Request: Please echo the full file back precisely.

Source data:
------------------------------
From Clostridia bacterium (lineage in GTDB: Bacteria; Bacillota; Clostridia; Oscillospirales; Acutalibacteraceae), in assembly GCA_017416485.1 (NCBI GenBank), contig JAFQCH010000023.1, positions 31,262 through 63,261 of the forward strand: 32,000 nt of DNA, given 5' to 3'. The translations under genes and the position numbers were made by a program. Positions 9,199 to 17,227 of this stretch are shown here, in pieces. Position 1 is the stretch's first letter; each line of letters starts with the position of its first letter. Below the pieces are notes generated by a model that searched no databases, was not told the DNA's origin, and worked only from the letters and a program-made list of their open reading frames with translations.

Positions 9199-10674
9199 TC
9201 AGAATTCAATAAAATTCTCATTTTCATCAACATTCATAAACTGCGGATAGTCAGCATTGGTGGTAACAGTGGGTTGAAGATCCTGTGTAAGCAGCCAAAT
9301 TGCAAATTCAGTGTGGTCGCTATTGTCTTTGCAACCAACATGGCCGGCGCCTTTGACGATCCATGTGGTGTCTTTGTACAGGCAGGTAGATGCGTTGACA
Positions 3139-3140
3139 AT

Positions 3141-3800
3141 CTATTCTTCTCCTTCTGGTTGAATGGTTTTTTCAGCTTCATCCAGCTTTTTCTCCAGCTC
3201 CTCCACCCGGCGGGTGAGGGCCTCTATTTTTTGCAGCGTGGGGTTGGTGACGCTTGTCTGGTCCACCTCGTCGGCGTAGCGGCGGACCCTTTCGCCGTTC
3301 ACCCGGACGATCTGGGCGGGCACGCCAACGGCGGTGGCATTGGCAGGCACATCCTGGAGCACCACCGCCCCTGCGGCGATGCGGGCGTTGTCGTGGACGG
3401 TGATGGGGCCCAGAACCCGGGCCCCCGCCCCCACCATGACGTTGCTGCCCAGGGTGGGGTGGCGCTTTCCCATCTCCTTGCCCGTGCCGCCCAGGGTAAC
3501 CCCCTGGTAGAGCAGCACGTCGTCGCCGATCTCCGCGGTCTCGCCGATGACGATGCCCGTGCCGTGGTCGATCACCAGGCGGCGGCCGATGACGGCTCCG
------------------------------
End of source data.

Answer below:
From Clostridia bacterium (lineage in GTDB: Bacteria; Bacillota; Clostridia; Oscillospirales; Acutalibacteraceae), in assembly GCA_017416485.1 (NCBI GenBank), contig JAFQCH010000023.1, positions 31,262 through 63,261 of the forward strand: 32,000 nt of DNA, given 5' to 3'. The translations under genes and the position numbers were made by a program. Positions 9,199 to 17,227 of this stretch are shown here, in pieces. Position 1 is the stretch's first letter; each line of letters starts with the position of its first letter. Below the pieces are notes generated by a model that searched no databases, was not told the DNA's origin, and worked only from the letters and a program-made list of their open reading frames with translations.

Positions 9199-10674
9199 TC
9201 AGAATTCAATAAAATTCTCATTTTCATCAACATTCATAAACTGCGGATAGTCAGCATTGGTGGTAACAGTGGGTTGAAGATCCTGTGTAAGCAGCCAAAT
9301 TGCAAATTCAGTGTGGTCGCTATTGTCTTTGCAACCAACATGGCCGGCGCCTTTGACGATCCATGTGGTGTCTTTGTACAGGCAGGTAGATGCGTTGACA
Positions 3139-3140
3139 AT

Positions 3141-3800
3141 CTATTCTTCTCCTTCTGGTTGAATGGTTTTTTCAGCTTCATCCAGCTTTTTCTCCAGCTC
3201 CTCCACCCGGCGGGTGAGGGCCTCTATTTTTTGCAGCGTGGGGTTGGTGACGCTTGTCTGGTCCACCTCGTCGGCGTAGCGGCGGACCCTTTCGCCGTTC
3301 ACCCGGACGATCTGGGCGGGCACGCCAACGGCGGTGGCATTGGCAGGCACATCCTGGAGCACCACCGCCCCTGCGGCGATGCGGGCGTTGTCGTGGACGG
3401 TGATGGGGCCCAGAACCCGGGCCCCCGCCCCCACCATGACGTTGCTGCCCAGGGTGGGGTGGCGCTTTCCCATCTCCTTGCCCGTGCCGCCCAGGGTAAC
3501 CCCCTGGTAGAGCAGCACGTCGTCGCCGATCTCCGCGGTCTCGCCGATGACGATGCCCGTGCCGTGGTCGATCACCAGGCGGCGGCCGATGACGGCTCCG